Thursday, January 31, 2019
- 110 Proof
- Barrel #18-0137
I haven't ever had a private selection of Russel's Reserve before. I've had a private selection of Kentucky Spirit, but for whatever reason I never grabbed one of these. Even this one was a Christmas gift from my wife. I don't know why, but I just never grabbed one off the shelf whenever I saw one. That has likely changed going forward, though.
First of all, as I've said repeatedly in this blog, I love free whiskey! This is no exception. However, I always do my best to not let that skew my reviews.
The nose was certainly sweeter than other Wild Turkey products I've had. It almost had a maple syrup and vanilla quality to it, but without being cloyingly sweet if that makes sense. Perhaps it's because that sweet quality on the nose was balanced out a bit by some dark cherry tartness. Also, I've always found Wild Turkey products to have a certain funk to them, something I've always noticed on the nose. Not the case here.
The flavor had a sweetness to match the nose. It wasn't so maple syrup flavored, but rather a cinnamon and brown sugar flavor. It also had a slight chocolate flavor that seemed to add a bit of smoothness to round out that dessert-like profile.
This was one of those whiskeys where I noticed something different with nearly every pour. A couple times I poured a glass and I got a distinct sugar cookie flavor. As I thought about it more, I decided that it was more accurately a snicker-doodle flavor, like a sugar cookie but with some cinnamon and a slight bit of tang to it.
I also felt at points that it had a spiced baked apple pie note going on. The flavor was fleeting, but it was distinct and unavoidable. Even the final pours of this had a bit of a maraschino cherry flavor to them. They were sweet, but always had that bite to them to again balance out that flavor.
While this bottle didn't exactly blow me away, what it did provide was a lot of character, complexity, and a veritable cornucopia of flavors that seemed to change with each pour. In that sense, this was one of the more fun bottles I've enjoyed in quite some time. I can't tell you the last time I got snicker-doodle, that specific flavor, in a whiskey, but here it was. This was a very good bottle, and I will certainly make it a point to try other private select Russel's Reserve going forward. After all, I've never really had any good reason not to in the first place.
Friday, January 25, 2019
- 120 Proof
- 14 Years, 1 Month
I'm starting to feel like a broken record about this, but these Knob Creek Single Barrel Reserve private selections are possibly the best thing going in the bourbon industry right now. They're very affordable, pretty readily available, always good, and sometimes great!! I keep buying them over and over for this very reason. This one, however, was a Christmas gift from a friend who is fully aware of my love for these bottlings, though, and I couldn't have been more thrilled, as I had not grabbed one for myself when Binny's got them in.
This particular barrel for me falls in the "great" category. From the first pop of the cork, my nose was filled with pungent and rich notes of dark chocolate and caramel. I got surprisingly little wood on the nose, but it did have an undercurrent of darker fruits, like figs or raisins. The alcohol was almost not noticeable, perhaps masked by the other rich aromas.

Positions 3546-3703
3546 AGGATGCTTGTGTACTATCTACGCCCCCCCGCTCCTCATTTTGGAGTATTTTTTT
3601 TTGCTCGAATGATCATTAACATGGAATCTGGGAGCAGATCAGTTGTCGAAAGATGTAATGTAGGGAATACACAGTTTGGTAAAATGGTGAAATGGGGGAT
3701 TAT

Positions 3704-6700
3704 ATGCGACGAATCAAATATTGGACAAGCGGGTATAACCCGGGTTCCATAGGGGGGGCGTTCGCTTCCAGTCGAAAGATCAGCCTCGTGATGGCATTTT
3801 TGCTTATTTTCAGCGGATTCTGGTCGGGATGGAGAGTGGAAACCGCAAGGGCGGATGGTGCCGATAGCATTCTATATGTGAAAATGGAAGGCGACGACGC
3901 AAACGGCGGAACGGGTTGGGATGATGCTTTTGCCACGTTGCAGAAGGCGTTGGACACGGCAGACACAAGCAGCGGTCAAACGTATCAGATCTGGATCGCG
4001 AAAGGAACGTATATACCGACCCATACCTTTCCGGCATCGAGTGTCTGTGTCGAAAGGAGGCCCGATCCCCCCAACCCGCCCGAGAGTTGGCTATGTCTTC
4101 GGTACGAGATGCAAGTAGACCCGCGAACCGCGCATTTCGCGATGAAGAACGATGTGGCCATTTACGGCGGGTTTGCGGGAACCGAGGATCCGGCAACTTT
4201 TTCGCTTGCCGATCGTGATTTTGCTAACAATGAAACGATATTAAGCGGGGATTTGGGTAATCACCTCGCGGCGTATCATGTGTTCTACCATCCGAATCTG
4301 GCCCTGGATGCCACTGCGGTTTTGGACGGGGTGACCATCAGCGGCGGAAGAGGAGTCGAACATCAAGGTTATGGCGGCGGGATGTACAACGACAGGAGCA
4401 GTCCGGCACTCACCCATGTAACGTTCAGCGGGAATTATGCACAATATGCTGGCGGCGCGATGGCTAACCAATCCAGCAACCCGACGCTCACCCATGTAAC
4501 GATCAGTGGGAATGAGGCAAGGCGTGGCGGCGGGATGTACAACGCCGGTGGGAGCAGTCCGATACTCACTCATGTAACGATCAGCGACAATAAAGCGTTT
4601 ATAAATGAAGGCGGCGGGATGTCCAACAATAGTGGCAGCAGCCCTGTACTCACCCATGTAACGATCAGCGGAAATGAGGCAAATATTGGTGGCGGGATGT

The burn that was missing from the nose hit me right up front on my tongue on the first sip. However, it dissipated very quickly, turning to a rich mixture of brown sugar, butter and dark chocolate. This first pour was really the only time that I noticed the alcohol burn, and it was completely absent from later pours. It took on a very dessert-like quality, but not a cloyingly sweet dessert. Rather it was more of a decadent and rich dessert, like a dark chocolate mousse.
There was just the right amount of cinnamon spice that lingered on the back end, along with something a bit sweet and grainy, like graham crackers. The result was a great, lingering flavor with a nice mix of sweet and spice where neither one was overdone. And, though I couldn't find it in the nose or on the tongue, this bourbon offered a nice, long, lingering "Kentucky hug," which was perfect on these cold Chicago nights we've had lately.
Interestingly, while I didn't get any wood on the nose (and I was searching for it given the age of this barrel), in later pours those wood notes really seemed to come through. I've always favored bourbons that provided that nice, balanced wood note (something that seems to be so easily overdone) This one was right in my wheel-house. It had just enough dry, woody notes to add that much more character without taking away from the other incredible flavors that were happening. The sweeter lingering finished likely helped with that as well.
The past few Binny's Knob Creek private barrels I've grabbed have fallen in the "very good" category. This one reminded me, however, of why I keep going back to this well, because this one is solidly within the "great" category. Binny's scored an absolute winner here!
Saturday, January 19, 2019
- 100 Proof